Boone and Crockett Club
The Hunting Warehouse
The Boone and Crockett
club system is used to
calculate a numerical
score that can be
registered and compared
to the all - time list in its
record book. The club’s
method of measurement is
the only universally
accepted system of
measurement for the North
American big game.

It’s long been proven that
the
Boone and Crockett
Club
system of
measurement of antlers,
horns, or skills is the best
system available.
Under this system re-measurement of trophies can be done at any time to
confirm or re-establish a ranking-this is due to the enduring quality of the
measured features. Re-measuring would not be possible if body weight or length
were part of the system. Besides, weight and length measurement would be
difficult to apply consistently, especially regarding heavy game taken deep in the
wilderness that would require quartering and extended transport.
The world’s
record whitetail is 206 5/8.
The current Boone and Crockett Club system of measurement evolved from
several viewpoints over a period of years. The system was described by Grancel
Fitz in 1963 in his book, “How to Measure and Score Big Game Trophies”. He
was commissioned by the club to help establish the current system. The Boone
and Crockett club was first used to measure big game in 1932. In 1973, the club
signed an agreement with the National Rifle Association of America to jointly
sponsor future competitions under the name of the “North American Big Game
Awards Program”. The club continues to set the standards for the programs,
while the NRA performs the everyday administrative duties. Each awards
program covers a three year period of trophy registration. The finest trophies
registered are eligible for medal and/or certification awards. Hunting native big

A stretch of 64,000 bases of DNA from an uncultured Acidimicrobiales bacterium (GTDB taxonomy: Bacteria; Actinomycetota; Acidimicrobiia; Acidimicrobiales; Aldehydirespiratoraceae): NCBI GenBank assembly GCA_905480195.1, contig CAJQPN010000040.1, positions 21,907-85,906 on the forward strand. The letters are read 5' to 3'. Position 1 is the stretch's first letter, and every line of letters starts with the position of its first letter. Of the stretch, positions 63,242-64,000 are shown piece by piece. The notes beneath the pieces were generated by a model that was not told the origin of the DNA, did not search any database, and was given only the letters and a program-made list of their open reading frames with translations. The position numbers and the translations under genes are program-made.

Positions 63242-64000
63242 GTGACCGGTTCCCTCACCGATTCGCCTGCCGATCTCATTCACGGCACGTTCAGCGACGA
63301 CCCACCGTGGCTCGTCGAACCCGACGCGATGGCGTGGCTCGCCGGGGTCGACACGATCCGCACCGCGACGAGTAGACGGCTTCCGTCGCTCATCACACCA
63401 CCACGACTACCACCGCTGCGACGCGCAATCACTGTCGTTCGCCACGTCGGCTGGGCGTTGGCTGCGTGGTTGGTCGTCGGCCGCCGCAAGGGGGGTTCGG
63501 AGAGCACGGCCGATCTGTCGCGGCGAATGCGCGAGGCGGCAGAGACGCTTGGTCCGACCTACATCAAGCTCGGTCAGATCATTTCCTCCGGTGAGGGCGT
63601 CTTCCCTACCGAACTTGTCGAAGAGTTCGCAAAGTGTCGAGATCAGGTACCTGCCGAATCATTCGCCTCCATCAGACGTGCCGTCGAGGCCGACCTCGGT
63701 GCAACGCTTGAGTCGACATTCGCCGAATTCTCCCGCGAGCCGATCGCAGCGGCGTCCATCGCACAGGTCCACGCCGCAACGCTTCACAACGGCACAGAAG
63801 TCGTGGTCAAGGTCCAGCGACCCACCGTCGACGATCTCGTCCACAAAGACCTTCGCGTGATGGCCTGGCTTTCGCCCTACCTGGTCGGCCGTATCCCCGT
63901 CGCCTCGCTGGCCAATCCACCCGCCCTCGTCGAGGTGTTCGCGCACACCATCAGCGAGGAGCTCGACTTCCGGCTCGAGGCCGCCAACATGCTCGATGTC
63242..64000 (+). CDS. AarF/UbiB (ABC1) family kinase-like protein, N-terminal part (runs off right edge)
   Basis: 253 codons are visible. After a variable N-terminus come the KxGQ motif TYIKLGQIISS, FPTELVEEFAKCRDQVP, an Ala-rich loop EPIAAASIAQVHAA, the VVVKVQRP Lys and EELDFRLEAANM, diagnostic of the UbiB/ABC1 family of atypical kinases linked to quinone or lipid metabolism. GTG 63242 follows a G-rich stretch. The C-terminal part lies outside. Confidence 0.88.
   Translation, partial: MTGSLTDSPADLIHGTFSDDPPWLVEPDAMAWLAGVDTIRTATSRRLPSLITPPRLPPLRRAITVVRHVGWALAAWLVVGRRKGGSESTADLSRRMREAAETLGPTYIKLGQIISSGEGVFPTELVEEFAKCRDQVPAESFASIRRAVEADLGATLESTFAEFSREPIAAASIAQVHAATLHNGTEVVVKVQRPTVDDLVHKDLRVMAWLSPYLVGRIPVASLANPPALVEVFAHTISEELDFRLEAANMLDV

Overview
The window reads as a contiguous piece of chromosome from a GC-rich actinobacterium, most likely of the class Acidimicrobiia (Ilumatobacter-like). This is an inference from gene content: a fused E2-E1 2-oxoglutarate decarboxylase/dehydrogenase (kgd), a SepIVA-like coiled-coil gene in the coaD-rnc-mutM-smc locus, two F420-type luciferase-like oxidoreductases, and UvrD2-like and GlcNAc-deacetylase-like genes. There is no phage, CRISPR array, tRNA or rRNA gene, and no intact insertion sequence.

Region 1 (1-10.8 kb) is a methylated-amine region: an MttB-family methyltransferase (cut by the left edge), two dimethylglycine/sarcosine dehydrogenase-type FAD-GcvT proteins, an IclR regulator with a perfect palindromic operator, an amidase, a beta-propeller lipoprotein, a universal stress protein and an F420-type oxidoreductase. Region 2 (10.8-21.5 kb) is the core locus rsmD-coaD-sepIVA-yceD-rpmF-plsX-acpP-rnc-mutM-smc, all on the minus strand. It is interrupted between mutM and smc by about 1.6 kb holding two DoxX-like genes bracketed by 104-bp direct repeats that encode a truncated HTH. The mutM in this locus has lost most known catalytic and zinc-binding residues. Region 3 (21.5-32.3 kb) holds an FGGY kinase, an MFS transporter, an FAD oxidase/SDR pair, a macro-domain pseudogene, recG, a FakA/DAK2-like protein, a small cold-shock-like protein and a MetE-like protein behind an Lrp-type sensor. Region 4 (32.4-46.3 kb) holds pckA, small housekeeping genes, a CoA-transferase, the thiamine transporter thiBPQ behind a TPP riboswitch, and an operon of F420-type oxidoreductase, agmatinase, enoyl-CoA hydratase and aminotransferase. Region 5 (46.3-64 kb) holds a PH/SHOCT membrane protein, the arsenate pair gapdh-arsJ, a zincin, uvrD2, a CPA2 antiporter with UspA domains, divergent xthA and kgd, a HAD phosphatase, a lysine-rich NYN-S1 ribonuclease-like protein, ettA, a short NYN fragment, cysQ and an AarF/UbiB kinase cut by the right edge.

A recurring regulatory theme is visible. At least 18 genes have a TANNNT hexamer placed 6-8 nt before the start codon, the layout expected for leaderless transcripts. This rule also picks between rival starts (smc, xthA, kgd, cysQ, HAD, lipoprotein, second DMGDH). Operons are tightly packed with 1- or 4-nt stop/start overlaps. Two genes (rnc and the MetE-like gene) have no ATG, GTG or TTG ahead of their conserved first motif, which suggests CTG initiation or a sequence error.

game from north of the south boundary of Mexico are eligible for the records
book. All trophies registered must be shown to have been taken in full
compliance with all existing laws and in full compliance.
We have four classes of deer for records under the designation “typical”. These
are the whitetail, coues, mule and Columbian blacktail. In “typical” rack, any
abnormal antler points are subtracted from the total of normal points to arrive at
the final numerical score. This procedure rewards symmetry and penalizes
variation from the norm. Most deer taken each year fit readily into the typical
category.
What is a normal point? Generally, normal points should be paired to
corresponding points of nearly equal length on the opposite beam. Unpaired
points and points growing from other than normal locations on the antler are
considered abnormal. The basic consideration here is the overall effect of
symmetry and what the individual point does to this effect. A point is any
projection on the antler over one inch long, and longer than wide.
Although most deer taken by hunters have typical antlers, enough variation in
point locations occur in whitetail, coues, and mule deer to merit “non typical”
categories for these species. In the non-typical categories, trophies are not
penalized for a lack of symmetry. Measuring and scoring a non typical deer is
done exactly as for a typical one, except that the sum of the abnormal points is
added to the total for normal points rather than subtracted.
There is no non typical designation for Columbian blacktail. Although there is
probably the same percentage of non typical trophies here as in the other deer
varieties, the current harvest is too small to show it. Increased harvest figures in
the future could well produce the necessary evidence to call for the additional
category.
A basic and important consideration to keep in mind is that a trophy may be
measured as both typical and non typical with the higher ranking score used to
register the trophy.
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